Colonel Lang has eloquently stated the dilemma facing the Republican Party. As Senator Lindsey Graham admitted following the events of January 6, the Republican Party cannot live without Donald Trump, but at the same time, the Party must look to the future and find a way to retain the 15 million new GOP voters who came into the Party because of their support for Donald Trump while opening the opportunity for a new generation of presidential hopefuls.
A recent teleconference call by 120 Republican Party officials contemplated leaving the GOP and forming a new right-of-center party or forming a faction to revive more traditional Republican Party ideology. The group did not reach a decision, but clearly reflected a larger body of party stalwarts who are unclear about the future. They openly spoke of the differences between the Republican Party and the Party of Trump. A majority of state party posts are filled by Trump loyalists, and former President Trump has already announced his personal plans to back candidates challenging those RINOs (Republicans in Name Only) who did not rally behind him during his two impeachment trials.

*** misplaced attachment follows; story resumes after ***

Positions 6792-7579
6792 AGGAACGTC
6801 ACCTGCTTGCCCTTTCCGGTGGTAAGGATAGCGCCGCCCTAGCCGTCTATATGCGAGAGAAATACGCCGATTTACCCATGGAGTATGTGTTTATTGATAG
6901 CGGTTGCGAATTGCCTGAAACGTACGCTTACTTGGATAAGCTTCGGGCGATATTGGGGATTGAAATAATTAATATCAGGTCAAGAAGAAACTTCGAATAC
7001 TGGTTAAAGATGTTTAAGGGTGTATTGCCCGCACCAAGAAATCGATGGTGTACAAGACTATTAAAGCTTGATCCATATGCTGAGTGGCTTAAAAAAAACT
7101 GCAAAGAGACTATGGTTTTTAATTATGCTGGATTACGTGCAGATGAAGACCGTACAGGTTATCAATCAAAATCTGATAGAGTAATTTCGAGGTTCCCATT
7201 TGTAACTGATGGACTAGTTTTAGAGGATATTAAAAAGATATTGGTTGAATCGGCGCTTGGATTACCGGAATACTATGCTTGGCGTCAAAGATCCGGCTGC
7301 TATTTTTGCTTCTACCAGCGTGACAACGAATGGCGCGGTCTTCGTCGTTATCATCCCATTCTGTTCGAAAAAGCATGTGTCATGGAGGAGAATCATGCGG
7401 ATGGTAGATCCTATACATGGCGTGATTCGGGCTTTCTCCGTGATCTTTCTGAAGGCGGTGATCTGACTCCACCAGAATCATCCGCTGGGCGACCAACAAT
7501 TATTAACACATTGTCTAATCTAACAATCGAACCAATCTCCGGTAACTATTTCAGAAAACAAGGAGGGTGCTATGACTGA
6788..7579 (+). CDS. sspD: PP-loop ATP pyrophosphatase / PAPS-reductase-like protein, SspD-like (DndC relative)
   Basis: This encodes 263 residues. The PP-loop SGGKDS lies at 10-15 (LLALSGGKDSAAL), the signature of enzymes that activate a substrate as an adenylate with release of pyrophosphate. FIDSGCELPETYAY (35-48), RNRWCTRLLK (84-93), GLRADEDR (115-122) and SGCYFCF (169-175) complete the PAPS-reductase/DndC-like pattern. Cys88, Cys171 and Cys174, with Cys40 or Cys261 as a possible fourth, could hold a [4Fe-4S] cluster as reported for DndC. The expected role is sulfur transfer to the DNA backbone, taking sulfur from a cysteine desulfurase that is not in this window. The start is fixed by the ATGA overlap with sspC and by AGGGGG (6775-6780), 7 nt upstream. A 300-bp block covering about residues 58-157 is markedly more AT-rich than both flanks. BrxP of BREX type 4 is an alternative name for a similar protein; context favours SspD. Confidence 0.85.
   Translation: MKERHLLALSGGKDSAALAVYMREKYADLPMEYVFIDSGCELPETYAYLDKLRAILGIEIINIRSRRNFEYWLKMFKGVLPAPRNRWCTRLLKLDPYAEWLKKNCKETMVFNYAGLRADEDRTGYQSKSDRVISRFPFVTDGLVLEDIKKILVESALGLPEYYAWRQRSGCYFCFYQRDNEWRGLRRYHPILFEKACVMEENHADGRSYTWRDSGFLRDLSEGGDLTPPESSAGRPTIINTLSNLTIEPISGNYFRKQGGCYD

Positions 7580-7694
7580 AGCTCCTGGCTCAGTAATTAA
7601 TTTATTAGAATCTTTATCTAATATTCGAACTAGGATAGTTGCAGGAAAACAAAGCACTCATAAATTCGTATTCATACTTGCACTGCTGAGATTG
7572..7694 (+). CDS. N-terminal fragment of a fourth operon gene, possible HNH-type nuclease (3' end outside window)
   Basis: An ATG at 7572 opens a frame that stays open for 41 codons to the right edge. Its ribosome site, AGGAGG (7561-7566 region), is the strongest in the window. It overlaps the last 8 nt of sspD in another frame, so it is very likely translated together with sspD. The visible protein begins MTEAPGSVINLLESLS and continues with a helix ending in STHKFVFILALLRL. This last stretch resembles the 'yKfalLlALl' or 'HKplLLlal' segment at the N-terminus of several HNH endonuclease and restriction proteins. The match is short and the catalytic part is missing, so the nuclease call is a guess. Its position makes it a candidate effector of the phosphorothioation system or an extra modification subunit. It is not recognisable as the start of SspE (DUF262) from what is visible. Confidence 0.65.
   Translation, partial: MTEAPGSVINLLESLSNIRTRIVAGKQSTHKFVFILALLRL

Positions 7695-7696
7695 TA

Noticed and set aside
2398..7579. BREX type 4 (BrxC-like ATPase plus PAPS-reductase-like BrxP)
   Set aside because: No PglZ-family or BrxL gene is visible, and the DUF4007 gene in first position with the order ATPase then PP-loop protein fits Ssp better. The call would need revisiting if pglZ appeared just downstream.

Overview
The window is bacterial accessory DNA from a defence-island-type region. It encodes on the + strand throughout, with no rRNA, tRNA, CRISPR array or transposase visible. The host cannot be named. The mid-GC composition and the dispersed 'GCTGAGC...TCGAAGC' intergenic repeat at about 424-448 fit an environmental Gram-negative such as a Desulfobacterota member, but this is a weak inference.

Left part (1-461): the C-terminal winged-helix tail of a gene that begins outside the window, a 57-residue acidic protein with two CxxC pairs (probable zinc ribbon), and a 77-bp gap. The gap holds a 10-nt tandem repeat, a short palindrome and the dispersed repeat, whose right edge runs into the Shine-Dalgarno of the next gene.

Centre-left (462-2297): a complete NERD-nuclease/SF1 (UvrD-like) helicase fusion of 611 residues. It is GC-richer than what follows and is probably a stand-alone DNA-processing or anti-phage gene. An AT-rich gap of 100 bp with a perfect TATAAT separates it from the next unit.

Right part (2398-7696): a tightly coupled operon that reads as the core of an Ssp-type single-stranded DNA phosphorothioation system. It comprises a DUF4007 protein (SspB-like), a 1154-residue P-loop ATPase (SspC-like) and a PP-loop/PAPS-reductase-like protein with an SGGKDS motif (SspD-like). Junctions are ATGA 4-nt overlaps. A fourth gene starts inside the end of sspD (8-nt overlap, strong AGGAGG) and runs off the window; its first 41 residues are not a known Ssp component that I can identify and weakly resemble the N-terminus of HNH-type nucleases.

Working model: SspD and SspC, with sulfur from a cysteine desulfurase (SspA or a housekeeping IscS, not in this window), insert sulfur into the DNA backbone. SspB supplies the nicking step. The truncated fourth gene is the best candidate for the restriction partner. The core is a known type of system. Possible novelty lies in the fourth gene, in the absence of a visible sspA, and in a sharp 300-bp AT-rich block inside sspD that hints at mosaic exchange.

Another complicating factor for the Republican Party old guard is that some new generation Republicans are calling for a break with the Reagan era free market/small government ideology that gave the party a dominant position in presidential sweepstakes for much of the past 40 years. COVID-19 has prompted some leading young Republicans to take a more balanced approach to regulation and the role of government during a period of national emergency. Marco Rubio, Josh Hawley, Ben Sasse, and Tom Cotton cover the spectrum of Republican Party national security views, but all share the belief that the GOP must rethink the proper role of government and–God forbid–move towards a national industrial policy. In the cases of Rubio, Hawley, and Cotton, they argue for these changes to address the growing geo-economic challenges from China.
In summary, the GOP is going through some dramatic changes, and the outcome is highly uncertain. As Col. Lang noted, Donald Trump will have a hard time stepping aside and letting the GOP sort out these heady issues, while retaining his commitment to his political base staying within the Republican Party’s growing tent. It will make for a rocky road forward, but one with some real potential to step into the 21st century and the new generation that is growing into political prominence.